The Ten Thousand Things opens with a bookseller’s advertisement for itself, stating that it was translated from a manuscript rescued during the Boxer Rebellion in 1900. And it ends with two ‘imperial notes’, explaining how the manuscript, written in 1385, was preserved by successive emperors of China for hundreds of years but considered too subversive to be read. This classic framing device perfectly encapsulates the extraordinary novel inside – its huge sweep of time, its artful mix of fiction and history, its debate between the conflicting claims of art and power. I’ve never read anything like it.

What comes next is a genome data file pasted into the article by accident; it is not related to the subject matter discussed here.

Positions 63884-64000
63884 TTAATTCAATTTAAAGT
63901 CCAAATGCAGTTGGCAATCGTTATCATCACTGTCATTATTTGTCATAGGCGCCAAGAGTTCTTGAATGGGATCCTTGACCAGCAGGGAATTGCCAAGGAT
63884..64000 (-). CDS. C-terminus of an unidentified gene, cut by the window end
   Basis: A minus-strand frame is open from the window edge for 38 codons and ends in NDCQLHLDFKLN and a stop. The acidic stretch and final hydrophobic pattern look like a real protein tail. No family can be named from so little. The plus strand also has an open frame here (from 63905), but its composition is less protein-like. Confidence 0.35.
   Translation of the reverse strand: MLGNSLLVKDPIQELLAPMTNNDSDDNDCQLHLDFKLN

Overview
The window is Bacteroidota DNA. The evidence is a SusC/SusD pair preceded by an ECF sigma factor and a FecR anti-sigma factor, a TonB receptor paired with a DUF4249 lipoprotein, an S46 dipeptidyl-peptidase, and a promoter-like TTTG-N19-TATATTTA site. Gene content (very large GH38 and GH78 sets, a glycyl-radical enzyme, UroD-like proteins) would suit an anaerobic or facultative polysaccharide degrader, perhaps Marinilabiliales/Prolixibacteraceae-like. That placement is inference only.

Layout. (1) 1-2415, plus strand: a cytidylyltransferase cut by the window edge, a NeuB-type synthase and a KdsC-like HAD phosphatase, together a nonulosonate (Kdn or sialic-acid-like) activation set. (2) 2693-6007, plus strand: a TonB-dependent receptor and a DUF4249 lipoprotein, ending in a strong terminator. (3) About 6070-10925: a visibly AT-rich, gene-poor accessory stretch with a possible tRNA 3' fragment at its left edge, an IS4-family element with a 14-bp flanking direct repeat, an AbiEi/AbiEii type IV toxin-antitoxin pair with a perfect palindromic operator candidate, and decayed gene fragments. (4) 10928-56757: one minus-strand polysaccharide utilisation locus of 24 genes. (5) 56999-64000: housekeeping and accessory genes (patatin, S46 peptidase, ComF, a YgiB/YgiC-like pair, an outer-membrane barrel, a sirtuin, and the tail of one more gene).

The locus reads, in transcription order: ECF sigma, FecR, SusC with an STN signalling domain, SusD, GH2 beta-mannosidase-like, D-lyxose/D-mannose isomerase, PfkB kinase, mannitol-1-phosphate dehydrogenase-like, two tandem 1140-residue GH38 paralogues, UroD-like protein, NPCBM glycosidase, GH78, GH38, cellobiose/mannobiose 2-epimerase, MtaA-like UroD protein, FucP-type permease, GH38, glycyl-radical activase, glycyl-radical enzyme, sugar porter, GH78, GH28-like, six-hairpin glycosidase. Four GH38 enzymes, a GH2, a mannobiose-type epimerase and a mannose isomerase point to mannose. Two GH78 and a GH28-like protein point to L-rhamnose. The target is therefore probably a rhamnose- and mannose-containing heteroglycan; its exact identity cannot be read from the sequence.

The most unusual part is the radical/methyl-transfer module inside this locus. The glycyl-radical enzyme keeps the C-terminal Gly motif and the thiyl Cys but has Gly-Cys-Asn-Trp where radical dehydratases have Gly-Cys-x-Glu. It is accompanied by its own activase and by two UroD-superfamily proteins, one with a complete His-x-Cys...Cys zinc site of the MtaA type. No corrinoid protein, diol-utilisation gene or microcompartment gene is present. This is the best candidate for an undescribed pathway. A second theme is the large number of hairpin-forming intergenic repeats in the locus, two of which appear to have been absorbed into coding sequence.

Wang Meng was, as the second Imperial Note says, ‘one of the Four Masters of the Yuan Dynasty’: that is, one of China’s greatest painters during the period of Mongol rule. His history, as far as it is known, was just as it is here – grandson and nephew of